Humans: Hertz Machines In A Megahertz World

Most debates in investing focus on strategy: active or passive; hedge funds or private equity; gold or inflation protected bonds.  But while these debates are important (and fun), the most important element of investing success is your behavior. Trouble is, culture (e.g. markets) evolve quickly, but human beings evolve very slowly. We are left with bodies and brains that are optimized for a world that doesn’t exist anymore. The famous psychologist Phil Zimbardo wrote a very interesting book called The Time Paradox, from which I’ve pulled two of my favorite quotes:

YOU ARE A LIVING ANACHRONISM Because of the rapid change in the world around us since our birth, we humans are living anachronisms. Our world has changed dramatically in the past 150 years. Human physiology, in contrast, took millions of years to create and has not changed much in 150,000 years. Your body—even if it is in mint condition—is designed for success in the past. It is an antique biological machine that evolved in response to a world that no longer exists. Although we live in a world in which computer processing speed doubles roughly every twenty-four months, human information processing has not expanded substantially over the past 150,000 years. Our physiology is clearly behind the times.

As markets and technology get more sophisticated, we are being left in the dust.

We are hertz machines in a megahertz world. For an average human, simple reaction time is about 250 milliseconds. Simple reaction time is the time that it takes to react to a stimulus, such as a light going on when a button is pushed. Therefore, each “cycle” of light input and button depression response takes a quarter second. Four complete cycles can take place each second. Thus, a typical human has a processing speed of about four hertz. In comparison, modern desktop computers have central processing unit (the brain of a computer) clock speeds of over three gigahertz; they are roughly 750,000,000 times faster than we are. This relatively slow processing speed has two important implications. First, it means that all of us live more than 250 milliseconds in the past.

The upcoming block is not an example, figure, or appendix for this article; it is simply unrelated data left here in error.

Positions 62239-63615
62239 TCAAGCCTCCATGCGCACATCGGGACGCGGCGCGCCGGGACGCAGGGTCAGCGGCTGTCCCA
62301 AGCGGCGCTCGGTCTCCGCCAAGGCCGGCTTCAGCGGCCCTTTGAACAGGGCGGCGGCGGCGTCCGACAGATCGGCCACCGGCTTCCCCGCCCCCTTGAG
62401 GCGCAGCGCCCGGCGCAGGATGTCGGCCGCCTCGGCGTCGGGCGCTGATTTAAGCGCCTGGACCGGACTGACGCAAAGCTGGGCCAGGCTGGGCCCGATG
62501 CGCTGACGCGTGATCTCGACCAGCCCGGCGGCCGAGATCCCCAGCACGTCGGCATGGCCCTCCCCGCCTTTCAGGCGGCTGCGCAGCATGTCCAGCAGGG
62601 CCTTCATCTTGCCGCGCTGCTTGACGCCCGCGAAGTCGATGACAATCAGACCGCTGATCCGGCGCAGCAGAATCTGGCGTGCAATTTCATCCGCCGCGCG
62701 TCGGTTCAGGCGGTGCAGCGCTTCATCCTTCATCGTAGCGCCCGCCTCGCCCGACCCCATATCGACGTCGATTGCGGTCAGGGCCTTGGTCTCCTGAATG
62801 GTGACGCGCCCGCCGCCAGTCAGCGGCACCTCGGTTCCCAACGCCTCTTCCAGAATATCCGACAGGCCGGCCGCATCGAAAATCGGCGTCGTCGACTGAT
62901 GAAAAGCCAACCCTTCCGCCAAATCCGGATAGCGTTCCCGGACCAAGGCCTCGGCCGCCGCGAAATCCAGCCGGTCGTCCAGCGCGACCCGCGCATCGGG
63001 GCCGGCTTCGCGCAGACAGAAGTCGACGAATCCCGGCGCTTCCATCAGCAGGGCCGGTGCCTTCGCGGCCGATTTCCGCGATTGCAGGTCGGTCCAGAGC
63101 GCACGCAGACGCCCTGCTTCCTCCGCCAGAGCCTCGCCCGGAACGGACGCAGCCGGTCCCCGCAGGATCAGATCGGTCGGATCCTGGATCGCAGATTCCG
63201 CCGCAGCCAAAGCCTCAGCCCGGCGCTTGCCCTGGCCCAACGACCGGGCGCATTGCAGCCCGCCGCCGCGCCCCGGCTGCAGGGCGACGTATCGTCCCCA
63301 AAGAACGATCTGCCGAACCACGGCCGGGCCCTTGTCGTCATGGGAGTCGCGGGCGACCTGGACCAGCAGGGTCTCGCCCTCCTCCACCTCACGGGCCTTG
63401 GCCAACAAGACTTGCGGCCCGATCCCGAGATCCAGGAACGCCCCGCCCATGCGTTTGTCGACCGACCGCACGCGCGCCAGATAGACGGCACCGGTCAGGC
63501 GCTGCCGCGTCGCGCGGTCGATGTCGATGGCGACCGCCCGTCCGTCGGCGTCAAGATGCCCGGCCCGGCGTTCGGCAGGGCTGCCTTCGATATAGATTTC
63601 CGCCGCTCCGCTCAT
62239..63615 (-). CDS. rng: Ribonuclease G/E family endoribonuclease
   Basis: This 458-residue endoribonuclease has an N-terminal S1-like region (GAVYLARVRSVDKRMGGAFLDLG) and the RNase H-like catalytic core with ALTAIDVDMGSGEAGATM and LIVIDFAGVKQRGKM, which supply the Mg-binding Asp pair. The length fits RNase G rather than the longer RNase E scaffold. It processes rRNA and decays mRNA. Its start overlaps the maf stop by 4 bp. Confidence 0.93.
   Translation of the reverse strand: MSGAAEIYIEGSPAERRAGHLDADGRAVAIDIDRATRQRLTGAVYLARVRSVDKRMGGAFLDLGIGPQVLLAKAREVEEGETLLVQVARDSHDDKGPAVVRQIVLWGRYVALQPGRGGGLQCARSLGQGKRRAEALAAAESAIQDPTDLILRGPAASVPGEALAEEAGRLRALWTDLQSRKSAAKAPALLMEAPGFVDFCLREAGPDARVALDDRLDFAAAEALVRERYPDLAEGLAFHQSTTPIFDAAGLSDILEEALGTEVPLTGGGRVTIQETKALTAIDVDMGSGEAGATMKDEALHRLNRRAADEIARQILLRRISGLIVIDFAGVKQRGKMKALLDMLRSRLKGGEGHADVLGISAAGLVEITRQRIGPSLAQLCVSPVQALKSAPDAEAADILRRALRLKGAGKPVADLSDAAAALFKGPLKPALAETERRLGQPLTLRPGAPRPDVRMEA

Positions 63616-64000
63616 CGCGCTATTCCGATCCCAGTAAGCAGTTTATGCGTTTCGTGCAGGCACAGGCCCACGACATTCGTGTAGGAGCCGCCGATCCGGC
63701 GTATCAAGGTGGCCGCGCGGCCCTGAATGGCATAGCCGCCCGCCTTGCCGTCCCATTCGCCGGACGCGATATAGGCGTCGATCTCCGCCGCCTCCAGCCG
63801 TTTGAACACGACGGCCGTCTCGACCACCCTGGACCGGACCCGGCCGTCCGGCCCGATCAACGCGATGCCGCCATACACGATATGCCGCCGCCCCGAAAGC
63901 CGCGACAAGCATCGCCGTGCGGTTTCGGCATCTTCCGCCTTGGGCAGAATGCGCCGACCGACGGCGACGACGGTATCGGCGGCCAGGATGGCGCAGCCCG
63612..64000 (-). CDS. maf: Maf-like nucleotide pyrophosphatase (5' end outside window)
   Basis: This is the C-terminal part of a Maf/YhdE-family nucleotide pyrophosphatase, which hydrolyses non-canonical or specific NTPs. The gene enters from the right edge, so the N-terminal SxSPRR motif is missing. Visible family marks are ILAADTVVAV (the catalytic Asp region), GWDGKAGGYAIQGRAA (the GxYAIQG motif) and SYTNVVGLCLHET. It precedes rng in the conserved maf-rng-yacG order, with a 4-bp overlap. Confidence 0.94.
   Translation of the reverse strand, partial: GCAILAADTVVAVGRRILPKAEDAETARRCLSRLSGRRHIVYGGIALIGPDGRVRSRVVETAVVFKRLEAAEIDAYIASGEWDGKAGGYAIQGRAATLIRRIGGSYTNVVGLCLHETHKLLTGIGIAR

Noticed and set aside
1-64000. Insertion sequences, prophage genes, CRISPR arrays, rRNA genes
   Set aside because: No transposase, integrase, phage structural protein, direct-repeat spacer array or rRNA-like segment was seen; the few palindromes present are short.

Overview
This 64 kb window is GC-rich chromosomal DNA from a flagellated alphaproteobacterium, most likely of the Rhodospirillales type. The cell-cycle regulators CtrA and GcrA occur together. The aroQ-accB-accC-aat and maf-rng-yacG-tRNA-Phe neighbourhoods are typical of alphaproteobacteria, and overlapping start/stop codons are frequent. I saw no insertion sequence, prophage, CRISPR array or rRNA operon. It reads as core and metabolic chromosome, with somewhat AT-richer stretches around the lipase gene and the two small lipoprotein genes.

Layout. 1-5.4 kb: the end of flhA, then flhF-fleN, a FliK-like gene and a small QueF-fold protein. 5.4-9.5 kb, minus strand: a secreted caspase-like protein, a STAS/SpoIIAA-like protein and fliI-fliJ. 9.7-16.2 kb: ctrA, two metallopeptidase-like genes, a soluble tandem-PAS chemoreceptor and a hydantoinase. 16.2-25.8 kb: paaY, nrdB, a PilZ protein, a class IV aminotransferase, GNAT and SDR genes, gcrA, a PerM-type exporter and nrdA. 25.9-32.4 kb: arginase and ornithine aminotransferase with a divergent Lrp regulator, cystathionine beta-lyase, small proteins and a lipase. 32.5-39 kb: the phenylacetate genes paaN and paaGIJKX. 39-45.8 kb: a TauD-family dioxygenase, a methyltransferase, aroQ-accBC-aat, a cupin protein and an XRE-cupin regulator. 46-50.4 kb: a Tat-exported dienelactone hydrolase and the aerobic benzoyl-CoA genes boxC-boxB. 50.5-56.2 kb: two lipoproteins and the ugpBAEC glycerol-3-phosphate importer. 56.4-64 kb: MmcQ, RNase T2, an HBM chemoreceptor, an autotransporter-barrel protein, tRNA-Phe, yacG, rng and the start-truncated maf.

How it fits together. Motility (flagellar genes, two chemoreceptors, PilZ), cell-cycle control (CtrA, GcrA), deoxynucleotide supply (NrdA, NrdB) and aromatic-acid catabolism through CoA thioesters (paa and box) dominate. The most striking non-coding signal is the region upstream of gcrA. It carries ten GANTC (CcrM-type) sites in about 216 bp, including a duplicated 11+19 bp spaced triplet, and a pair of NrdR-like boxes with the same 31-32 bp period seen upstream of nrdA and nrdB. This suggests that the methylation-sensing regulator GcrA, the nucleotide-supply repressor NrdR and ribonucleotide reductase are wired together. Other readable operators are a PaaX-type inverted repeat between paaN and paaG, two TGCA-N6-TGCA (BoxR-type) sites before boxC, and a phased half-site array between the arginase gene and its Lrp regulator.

What this means for you, the investor, is that your body/brain will push you to make foolish decisions because your brain reacts to market threats and opportunities just like it did hundreds of thousands of years ago in the savannah.

My suggestion is to remove yourself from the equation as much as possible by making your investment plan automatic. Instead of trying to time the market, you should instead contribute automatically to your 401(k) and other investment accounts with every paycheck—even if the amounts are small. Instead of trying to rotate between asset classes, pick an allocation and stick to it with scheduled rebalances. These simply tactics cut out the main investing obstacle: you!